That's according to a study presented in Madrid at the 12th congress of the European Federation of the Neurological Sciences.
Average weekly pain scores, measured before taking Cymbalta or the placebo and again at the end of the study, showed greater improvement in the Cymbalta group.
But that wasn't true in a second study, also presented in Madrid. In that study, there weren't any significant differences in before-and-after average weekly pain ratings among adults with chronic low back pain who took Cymbalta or a placebo once daily for 13 weeks. Cymbalta trumped the placebo from the third to the eleventh weeks, but not for the entire study overall.
Why did those results differ in the two studies? That's not clear. But the studies did differ slightly in their doses.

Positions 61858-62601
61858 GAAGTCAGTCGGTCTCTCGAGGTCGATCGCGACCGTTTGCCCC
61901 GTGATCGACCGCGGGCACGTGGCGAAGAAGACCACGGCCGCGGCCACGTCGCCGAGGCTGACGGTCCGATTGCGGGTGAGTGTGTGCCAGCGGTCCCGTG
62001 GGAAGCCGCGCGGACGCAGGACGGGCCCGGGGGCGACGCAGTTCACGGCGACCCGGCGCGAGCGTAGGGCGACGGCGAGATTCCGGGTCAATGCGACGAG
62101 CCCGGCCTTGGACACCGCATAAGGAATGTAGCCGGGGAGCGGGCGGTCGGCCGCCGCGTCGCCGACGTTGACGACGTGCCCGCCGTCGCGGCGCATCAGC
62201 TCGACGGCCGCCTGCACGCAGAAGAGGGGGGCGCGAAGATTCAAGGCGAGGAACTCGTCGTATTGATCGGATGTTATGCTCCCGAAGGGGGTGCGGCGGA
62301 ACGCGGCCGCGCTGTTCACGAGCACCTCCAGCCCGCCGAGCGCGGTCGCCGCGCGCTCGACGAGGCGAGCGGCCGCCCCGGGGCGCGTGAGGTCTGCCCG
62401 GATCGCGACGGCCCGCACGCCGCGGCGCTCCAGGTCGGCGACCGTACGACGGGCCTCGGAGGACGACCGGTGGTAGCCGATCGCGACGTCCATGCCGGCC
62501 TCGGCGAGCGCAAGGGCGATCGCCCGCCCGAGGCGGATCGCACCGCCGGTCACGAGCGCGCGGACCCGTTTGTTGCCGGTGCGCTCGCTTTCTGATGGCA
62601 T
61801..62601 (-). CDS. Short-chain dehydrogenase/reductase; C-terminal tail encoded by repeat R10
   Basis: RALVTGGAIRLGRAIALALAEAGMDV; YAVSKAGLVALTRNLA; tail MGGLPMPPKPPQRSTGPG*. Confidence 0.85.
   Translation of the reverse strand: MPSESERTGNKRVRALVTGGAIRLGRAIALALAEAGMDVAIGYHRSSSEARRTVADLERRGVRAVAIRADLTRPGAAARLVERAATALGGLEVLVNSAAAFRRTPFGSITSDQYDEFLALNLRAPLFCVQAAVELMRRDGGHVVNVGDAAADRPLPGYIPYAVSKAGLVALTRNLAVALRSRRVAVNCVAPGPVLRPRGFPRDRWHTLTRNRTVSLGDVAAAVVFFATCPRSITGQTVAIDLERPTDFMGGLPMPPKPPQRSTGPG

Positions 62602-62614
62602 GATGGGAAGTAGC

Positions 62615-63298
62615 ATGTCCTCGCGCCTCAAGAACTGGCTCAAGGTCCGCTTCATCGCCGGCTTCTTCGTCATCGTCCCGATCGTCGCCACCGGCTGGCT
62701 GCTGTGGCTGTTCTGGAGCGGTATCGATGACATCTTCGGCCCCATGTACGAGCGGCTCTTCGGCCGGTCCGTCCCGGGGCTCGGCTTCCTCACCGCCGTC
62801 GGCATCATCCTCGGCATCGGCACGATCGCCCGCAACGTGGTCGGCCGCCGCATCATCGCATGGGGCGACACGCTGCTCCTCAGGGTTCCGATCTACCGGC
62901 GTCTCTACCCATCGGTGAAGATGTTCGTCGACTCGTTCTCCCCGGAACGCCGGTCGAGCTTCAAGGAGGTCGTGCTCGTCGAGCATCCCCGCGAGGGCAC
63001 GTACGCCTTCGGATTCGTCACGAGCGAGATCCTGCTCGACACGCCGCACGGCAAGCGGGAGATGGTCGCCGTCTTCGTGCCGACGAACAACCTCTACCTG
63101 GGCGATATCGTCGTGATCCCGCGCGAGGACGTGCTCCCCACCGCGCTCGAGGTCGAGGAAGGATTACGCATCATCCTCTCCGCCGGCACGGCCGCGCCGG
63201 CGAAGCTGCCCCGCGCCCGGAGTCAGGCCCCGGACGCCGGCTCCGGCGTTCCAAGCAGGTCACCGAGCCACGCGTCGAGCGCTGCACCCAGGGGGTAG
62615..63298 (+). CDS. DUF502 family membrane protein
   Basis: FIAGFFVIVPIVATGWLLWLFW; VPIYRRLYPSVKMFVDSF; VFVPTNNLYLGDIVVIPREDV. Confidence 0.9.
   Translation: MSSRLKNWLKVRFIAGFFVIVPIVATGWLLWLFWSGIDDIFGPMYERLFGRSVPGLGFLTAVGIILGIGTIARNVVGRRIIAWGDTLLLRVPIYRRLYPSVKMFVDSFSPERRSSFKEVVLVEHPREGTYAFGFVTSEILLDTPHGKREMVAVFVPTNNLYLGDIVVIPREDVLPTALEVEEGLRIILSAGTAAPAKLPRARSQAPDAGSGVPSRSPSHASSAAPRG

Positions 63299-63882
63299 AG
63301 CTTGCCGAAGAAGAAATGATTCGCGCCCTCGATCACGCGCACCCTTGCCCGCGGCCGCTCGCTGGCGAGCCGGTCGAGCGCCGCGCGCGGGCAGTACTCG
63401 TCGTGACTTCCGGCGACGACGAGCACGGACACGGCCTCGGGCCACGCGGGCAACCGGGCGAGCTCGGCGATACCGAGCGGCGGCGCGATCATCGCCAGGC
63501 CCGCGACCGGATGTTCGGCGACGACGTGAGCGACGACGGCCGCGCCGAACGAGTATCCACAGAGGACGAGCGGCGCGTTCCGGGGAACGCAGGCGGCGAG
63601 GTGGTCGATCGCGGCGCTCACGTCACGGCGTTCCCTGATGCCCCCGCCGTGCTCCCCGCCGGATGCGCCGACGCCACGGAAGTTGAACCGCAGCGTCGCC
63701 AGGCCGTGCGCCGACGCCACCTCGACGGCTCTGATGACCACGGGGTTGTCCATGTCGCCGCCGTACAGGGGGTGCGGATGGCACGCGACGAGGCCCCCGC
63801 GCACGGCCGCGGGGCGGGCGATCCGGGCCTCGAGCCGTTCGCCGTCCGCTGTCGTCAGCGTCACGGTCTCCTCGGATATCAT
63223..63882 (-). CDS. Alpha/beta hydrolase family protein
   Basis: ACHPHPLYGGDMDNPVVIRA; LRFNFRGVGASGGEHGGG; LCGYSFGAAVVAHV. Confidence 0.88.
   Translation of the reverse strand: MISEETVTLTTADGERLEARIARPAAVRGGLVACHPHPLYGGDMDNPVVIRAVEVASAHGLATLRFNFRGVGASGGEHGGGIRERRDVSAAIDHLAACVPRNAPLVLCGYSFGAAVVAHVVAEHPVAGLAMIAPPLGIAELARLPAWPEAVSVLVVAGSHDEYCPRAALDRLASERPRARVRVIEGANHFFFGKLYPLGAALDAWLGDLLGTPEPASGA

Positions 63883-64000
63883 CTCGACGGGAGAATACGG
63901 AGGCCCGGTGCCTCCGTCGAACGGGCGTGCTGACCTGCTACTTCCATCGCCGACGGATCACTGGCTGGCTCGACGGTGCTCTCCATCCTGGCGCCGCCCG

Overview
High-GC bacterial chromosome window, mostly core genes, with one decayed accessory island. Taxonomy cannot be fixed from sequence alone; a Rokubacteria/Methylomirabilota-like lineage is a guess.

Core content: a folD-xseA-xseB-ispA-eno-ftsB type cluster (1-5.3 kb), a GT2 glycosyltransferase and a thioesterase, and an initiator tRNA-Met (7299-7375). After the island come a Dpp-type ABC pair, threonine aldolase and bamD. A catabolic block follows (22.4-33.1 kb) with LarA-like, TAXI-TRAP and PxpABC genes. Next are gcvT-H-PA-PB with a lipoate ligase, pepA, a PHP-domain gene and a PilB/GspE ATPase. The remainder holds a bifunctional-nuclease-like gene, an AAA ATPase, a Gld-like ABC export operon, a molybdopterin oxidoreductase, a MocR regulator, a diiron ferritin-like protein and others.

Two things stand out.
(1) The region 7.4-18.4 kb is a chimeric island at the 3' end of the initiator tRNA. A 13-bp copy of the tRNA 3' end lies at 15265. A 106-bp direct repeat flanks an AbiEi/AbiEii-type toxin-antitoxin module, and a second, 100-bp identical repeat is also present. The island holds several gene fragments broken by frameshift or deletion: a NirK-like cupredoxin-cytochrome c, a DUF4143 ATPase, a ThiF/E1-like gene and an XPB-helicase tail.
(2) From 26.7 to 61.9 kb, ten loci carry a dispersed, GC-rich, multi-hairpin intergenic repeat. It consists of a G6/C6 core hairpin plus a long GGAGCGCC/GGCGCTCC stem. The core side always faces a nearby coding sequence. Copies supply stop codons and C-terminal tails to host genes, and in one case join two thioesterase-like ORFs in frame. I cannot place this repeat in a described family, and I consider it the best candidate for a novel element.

The study in which Cymbalta bested the placebo for average weekly pain scores used a 60 milligram dose of Cymbalta, a 120 milligram dose, or a placebo. The study in which Cymbalta didn't beat the placebo also included a lower (20 milligram) dose of Cymbalta, as well as the 60 milligram dose, 120 milligram dose, and placebo.
In both studies, side effects more commonly reported by patients taking Cymbalta included nausea, dry mouth, fatigue, diarrhea, excessive sweating (hyperhidrosis), dizziness, and constipation. That's in line with previous research on Cymbalta.
Both studies were funded by Eli Lilly and Company, the drug company that makes Cymbalta.